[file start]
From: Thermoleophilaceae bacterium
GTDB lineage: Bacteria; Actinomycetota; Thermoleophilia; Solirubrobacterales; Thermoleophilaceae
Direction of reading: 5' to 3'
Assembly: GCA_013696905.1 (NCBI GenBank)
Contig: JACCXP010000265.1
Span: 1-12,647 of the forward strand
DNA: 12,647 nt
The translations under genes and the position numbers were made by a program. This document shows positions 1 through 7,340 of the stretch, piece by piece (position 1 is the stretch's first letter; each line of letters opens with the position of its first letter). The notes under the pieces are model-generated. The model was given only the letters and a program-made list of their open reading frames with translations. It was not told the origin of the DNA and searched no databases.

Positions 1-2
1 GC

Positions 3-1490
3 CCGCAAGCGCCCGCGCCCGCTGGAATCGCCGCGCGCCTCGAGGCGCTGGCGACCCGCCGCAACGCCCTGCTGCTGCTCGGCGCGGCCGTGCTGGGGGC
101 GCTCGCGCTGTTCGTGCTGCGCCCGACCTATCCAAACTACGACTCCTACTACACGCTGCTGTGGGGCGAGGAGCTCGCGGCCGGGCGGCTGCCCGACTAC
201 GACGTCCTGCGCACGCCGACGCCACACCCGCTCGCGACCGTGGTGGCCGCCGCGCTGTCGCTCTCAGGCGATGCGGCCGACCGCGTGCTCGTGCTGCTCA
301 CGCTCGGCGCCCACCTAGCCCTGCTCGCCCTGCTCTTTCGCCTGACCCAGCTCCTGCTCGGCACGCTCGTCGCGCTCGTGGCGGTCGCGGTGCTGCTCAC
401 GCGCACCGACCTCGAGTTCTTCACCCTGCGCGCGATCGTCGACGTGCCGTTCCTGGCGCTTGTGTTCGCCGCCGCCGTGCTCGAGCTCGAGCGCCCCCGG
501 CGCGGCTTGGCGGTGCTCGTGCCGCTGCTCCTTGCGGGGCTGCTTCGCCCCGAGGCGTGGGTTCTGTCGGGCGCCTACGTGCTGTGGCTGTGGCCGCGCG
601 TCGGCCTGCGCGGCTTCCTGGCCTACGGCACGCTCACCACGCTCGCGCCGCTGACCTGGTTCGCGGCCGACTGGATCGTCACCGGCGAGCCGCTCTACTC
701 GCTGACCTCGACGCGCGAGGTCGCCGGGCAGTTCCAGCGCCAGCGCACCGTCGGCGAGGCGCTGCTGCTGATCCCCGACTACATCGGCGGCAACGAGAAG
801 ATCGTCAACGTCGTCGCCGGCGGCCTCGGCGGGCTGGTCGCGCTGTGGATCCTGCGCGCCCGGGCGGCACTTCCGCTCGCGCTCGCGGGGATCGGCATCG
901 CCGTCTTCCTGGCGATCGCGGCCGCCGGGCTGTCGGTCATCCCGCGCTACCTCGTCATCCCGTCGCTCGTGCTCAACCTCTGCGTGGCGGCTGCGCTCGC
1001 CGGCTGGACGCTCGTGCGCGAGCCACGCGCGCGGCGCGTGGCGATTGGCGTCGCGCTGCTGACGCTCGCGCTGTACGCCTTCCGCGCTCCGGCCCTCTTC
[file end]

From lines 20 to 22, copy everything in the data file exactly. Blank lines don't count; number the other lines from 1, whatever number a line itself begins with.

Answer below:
801 ATCGTCAACGTCGTCGCCGGCGGCCTCGGCGGGCTGGTCGCGCTGTGGATCCTGCGCGCCCGGGCGGCACTTCCGCTCGCGCTCGCGGGGATCGGCATCG
901 CCGTCTTCCTGGCGATCGCGGCCGCCGGGCTGTCGGTCATCCCGCGCTACCTCGTCATCCCGTCGCTCGTGCTCAACCTCTGCGTGGCGGCTGCGCTCGC
1001 CGGCTGGACGCTCGTGCGCGAGCCACGCGCGCGGCGCGTGGCGATTGGCGTCGCGCTGCTGACGCTCGCGCTGTACGCCTTCCGCGCTCCGGCCCTCTTC